Dealing with abundance is the fine art of choice. Someone once told me that choice is a bad idea. It leads to decision paralysis. But I disagree. True choice means that you can also choose to not choose. Pick the first shirt that comes to your hand in the morning, rather than choosing from your options. Order the first meal that comes to mind rather than looking at each option on the menu. Pick the career path that seems the most satisfying and don't over think it.

The hardest part of choice is perhaps making peace with the fact that you will not get the best that is offered to you, but just something that is very good. 

17 Dec 2014

Ask and you shall receive

One of my colleagues keeps telling me "Please teach me. I want to learn but most people don't want to share their knowledge". I nod my head everytime, appreciating his thirst for knowledge and and self improvement. But I'll never teach him. Because with the best will in the world, I don't know where to begin.

It reminds me of myself a decade back, after I failed a big test and looked to someone who had passed and pleaded "Tell me why I failed". The response was simply "Sorry, I don't have enough information to answer that".

I have to file this among the things I've learned over time - open ended questions are great for social occasions, when you just want to get conversation going. But when it comes to learning, you need to be specific. And you need to do your homework.
a. What does the other person know best?
b. What do you not know on that subject and what will be of most use for you to know?
c. How do you best phrase your question so that answering it is the least effort to the other person?

Make sure the effort you put in is at least as much as that you are expecting from the other person. That's simple courtesy. 

13 Nov 2014

At home

I love coffee shops. And libraries.

I like how each table becomes its own room. How people can co-exist in the same space and yet not be part of that space. Like Bombay.

Maybe it's the introvert in me, I find it calming and centering to be in the company of strangers who are not talking to me. 

23 Jul 2014

Caveat Emptor

A couple of years back, when I was looking up ecommerce performance metrics around the world, I found that returns in some of the developed markets was up to 30% of sales. It looks like this hasn't changed. By comparison, returns on Indian sites was anywhere between 5 - 10%.

Now, this may look like great news - fewer returns means low logistics costs and higher profits. But on the other hand, did this mean that unhappy customers were just holding on to their purchases, with a vow to never shop online again? Were customers not even attempting to shop online because they didn't buy in to the "returns" thing and didn't want to be stuck with bad purchases?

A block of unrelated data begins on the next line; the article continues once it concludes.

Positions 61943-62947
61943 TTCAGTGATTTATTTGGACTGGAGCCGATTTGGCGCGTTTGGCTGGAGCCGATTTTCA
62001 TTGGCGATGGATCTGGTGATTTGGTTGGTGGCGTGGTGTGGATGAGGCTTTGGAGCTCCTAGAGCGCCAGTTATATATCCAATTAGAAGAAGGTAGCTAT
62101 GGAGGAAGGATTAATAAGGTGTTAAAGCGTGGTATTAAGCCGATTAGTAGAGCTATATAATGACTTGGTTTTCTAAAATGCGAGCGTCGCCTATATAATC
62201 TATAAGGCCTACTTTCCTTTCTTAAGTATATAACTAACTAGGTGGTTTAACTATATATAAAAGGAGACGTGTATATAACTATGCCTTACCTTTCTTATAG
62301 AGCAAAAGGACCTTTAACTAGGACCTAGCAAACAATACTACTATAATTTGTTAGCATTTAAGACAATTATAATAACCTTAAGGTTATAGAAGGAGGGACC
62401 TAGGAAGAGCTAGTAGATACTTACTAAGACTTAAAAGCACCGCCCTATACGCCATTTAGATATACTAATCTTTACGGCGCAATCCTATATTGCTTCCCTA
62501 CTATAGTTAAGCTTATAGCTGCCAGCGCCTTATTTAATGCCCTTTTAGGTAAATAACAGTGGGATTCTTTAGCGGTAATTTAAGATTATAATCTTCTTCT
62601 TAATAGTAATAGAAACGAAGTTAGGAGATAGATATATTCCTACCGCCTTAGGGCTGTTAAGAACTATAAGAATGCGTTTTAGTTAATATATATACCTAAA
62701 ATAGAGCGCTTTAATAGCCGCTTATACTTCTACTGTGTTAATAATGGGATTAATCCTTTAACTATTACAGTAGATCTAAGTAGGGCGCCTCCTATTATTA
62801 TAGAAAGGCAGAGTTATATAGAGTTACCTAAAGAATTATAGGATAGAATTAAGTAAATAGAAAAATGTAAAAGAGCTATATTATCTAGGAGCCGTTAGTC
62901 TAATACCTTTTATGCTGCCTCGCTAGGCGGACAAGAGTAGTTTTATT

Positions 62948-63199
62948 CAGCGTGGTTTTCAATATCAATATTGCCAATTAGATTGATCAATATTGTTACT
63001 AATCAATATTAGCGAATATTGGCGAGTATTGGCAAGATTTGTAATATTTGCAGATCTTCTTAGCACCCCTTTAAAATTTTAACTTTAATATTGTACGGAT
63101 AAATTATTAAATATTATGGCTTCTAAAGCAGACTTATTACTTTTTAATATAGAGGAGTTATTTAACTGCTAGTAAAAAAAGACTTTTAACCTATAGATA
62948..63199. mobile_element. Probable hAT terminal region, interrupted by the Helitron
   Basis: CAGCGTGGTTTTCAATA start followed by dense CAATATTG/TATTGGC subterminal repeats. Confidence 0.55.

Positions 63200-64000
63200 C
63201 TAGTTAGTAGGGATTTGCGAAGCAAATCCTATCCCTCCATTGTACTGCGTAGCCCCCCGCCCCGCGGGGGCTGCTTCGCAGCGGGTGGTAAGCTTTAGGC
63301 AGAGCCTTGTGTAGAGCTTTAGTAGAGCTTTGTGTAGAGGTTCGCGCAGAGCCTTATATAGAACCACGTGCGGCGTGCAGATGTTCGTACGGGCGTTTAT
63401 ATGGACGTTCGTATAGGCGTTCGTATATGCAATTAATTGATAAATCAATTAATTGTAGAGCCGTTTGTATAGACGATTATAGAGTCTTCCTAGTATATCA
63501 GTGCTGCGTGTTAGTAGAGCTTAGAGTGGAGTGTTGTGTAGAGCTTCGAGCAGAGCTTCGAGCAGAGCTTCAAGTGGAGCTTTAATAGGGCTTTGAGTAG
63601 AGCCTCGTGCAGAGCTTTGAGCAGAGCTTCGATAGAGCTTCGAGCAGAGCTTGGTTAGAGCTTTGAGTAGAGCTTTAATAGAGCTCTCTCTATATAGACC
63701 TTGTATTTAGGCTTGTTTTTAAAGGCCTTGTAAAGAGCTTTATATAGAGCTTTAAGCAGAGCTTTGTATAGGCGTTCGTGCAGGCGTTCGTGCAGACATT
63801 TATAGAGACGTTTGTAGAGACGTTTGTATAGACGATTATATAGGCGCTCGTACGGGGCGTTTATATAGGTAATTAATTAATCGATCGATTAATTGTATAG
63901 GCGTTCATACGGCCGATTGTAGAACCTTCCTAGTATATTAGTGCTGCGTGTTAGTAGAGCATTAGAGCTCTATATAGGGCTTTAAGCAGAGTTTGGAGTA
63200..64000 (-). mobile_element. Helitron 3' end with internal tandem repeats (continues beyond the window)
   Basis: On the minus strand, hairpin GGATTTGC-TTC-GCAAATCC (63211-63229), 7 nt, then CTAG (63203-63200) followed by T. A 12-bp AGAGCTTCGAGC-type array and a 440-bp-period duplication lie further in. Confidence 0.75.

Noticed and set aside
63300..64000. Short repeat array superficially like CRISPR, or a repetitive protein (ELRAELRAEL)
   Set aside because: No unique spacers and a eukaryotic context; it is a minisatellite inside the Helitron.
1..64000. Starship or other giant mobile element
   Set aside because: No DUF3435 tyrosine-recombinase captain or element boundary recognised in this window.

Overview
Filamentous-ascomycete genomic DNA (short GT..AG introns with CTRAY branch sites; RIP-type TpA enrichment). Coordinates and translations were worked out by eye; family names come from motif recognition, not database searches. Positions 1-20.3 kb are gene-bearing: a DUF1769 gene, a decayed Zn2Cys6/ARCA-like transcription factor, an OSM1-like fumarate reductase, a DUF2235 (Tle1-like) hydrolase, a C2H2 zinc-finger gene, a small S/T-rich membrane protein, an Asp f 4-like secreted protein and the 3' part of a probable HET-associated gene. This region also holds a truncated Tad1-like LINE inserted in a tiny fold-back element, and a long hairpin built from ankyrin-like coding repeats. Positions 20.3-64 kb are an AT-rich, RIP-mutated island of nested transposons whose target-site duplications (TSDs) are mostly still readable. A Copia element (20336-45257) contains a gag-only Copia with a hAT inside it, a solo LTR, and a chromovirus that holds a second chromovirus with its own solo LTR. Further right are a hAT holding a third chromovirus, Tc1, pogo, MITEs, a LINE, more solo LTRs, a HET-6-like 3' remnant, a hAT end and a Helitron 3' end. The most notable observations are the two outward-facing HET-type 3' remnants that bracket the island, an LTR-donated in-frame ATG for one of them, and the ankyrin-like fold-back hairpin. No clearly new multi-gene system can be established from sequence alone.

A society that encourages the caveat emptor principle and victim blaming handicaps enterprise. It is easier for the enterprise to bear the risk of the odd order gone wrong, rather than for the customer to bear it. When your customer is afraid of the fine print, he will choose not to be a customer.

Ecommerce players resorted to marketing their returns and making the process as smooth as possible, to encourage people to try online shopping. Returns have gone up to 10-15% in some cases, but sales have tripled or quadrupled. 

9 Aug 2013


People in India do not pay for services. I can get someone to do a whole day's hard labour for around Rs 500 - Rs 800 and that is what I will compare everything else with. Quality is lost on us, so you can't try to charge extra for job well done. People will not pay.

We don't pay for information. So people will ask you for a lot of advice on your area of expertise. Take up an hour of your time. And look outraged if you say you're going to charge for it.

We don't pay for other people's time either. I feel a long checkout line entitles me to a discount. Shops rarely agree. The government definitely doesn't.

We don't pay for taking on risk. Or risk reduction, for that matter. We have the kind of perversity that says "Ah, broke my leg. At least that health insurance will be of some use now". We don't pay a painter extra for the high risk job of painting the top floors.

But we do pay for goods. Solid, hold in your hands, see with you eyes kinda goods. Can you package your service, information, time or risk as a product? Sell a camera, not the app that makes a smartphone a camera. Sell a job, not the training that will help you get a job. Sell the haircut, not the 15 mins that will result in that haircut.